WASHINGTON (Reuters) - The Obama administration favors creating a national standard for mortgage servicers such as Bank of America Corp and JPMorgan Chase & Co that have been accused of botching home foreclosure procedures.
In unveiling its plan to overhaul the housing finance system, the White House said on Friday it supports reforms to correct problems in the mortgage servicing and foreclosure process.
These include adopting national standards for mortgage servicing and requiring that mortgage documents disclose the presence of second liens, such as a second mortgage or a home equity loan.
Influential banking regulators have already called for one standard after allegations surfaced that banks used “robo-signers” to sign hundreds of unread documents a day to advance foreclosures without proof they held mortgages.
Bank regulators are considering a federal servicing standard but may need Congress to act to establish a national registry, for example, for first and second mortgage loans on residential properties.
The Federal Deposit Insurance Corp has been pushing hard to include servicing standards in a risk retention rule regulators are drafting. Other banking regulators, however, have questioned whether there is the legal authority to use it as a vehicle for cracking down on servicers, and it remains unclear how or when new standards will be moved.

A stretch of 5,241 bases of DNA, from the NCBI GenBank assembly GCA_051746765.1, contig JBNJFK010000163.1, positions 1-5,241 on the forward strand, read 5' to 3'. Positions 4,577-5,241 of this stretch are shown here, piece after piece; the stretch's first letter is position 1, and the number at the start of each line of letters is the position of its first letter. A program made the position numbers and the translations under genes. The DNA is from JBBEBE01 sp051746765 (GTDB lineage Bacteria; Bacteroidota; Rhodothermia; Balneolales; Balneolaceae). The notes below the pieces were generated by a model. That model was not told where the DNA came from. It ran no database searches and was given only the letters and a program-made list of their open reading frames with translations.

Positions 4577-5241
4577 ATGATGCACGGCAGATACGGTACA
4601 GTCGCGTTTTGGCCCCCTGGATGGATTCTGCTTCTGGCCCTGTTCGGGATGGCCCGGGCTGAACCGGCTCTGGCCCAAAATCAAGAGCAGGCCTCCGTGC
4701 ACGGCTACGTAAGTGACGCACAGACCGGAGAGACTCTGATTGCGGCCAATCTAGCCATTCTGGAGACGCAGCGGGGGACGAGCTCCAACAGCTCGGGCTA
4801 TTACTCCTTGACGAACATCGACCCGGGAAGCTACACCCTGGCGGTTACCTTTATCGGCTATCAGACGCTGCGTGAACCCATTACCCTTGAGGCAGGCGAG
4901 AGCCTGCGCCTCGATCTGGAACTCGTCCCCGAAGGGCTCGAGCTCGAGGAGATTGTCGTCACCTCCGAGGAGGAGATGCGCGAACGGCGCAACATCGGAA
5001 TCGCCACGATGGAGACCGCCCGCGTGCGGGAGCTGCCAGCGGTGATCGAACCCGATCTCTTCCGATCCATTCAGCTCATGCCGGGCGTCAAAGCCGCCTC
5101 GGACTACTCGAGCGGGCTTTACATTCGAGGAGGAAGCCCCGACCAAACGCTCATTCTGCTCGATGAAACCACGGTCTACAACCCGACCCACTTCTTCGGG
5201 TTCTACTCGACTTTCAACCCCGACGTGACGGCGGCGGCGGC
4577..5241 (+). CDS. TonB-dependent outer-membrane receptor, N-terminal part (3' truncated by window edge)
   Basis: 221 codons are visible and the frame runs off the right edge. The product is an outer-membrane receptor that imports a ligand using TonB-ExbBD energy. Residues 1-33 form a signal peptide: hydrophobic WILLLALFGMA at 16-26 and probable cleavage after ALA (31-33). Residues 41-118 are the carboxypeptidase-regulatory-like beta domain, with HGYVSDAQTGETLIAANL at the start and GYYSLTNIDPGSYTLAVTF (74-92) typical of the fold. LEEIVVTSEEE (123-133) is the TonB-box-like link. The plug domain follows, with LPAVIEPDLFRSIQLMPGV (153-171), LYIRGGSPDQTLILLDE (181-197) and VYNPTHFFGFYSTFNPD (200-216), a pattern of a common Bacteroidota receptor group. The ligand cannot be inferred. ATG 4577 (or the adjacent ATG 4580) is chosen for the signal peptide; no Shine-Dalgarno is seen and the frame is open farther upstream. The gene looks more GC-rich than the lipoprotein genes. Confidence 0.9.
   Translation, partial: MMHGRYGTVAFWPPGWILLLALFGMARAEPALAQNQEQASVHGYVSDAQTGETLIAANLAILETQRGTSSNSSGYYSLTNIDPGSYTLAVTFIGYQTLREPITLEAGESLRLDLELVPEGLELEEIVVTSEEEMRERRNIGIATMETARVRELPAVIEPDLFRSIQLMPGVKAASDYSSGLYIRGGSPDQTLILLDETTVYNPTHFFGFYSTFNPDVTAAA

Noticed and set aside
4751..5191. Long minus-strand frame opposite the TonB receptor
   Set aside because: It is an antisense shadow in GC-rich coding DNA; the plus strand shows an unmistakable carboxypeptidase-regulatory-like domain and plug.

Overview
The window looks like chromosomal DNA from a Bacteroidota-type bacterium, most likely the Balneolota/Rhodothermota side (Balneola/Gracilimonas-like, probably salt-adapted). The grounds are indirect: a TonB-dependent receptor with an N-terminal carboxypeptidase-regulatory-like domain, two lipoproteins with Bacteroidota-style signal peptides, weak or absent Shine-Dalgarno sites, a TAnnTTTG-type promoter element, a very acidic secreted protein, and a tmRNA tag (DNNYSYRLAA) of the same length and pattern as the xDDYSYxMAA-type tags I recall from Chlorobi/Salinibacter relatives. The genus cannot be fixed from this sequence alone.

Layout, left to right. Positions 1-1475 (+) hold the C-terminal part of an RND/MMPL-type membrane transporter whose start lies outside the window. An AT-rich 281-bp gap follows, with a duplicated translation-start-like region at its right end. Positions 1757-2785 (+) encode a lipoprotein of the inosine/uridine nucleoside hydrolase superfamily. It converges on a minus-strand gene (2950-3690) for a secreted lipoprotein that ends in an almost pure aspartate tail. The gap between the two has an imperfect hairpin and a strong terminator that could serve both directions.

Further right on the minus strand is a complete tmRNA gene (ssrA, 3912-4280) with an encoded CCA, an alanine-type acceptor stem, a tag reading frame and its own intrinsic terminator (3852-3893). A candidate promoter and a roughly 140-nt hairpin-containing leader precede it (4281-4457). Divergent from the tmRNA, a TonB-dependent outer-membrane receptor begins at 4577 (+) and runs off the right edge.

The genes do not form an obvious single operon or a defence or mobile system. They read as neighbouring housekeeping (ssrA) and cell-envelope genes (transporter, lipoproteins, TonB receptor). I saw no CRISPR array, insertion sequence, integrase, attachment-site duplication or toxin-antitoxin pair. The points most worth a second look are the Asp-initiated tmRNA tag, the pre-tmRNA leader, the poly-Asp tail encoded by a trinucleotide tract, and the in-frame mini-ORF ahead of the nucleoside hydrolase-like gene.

There is general agreement, however, something needs to be done.
The draft standard from the Office of the Comptroller of the Currency would require banks and other mortgage servicers to safeguard and account for borrowers’ funds.
Servicers would also be required, among other things, to provide borrowers with full and accurate information about their accounts and payment records, according to the OCC’s draft.
In Friday’s housing proposal, the Obama administration said that mortgage documents should disclose second liens or second mortgages and define the process for modifying it if the first loan becomes delinquent.
Critics argue the four biggest banks own the bulk of the second liens and have been reluctant to take write-downs when modifying terms of the first mortgage loan.
FDIC Chairman Sheila Bair has zeroed in on second-lien mortgages and has suggested that banks should be required to take a “meaningful” write-down on the loan when a first-lien is modified.
“As part of any resolution of claims regarding large servicers, a fixed formula should be established to govern the treatment of first and second mortgages when the servicer or its affiliate owns the second lien,” Bair has said.
Editing by Padraic Cassidy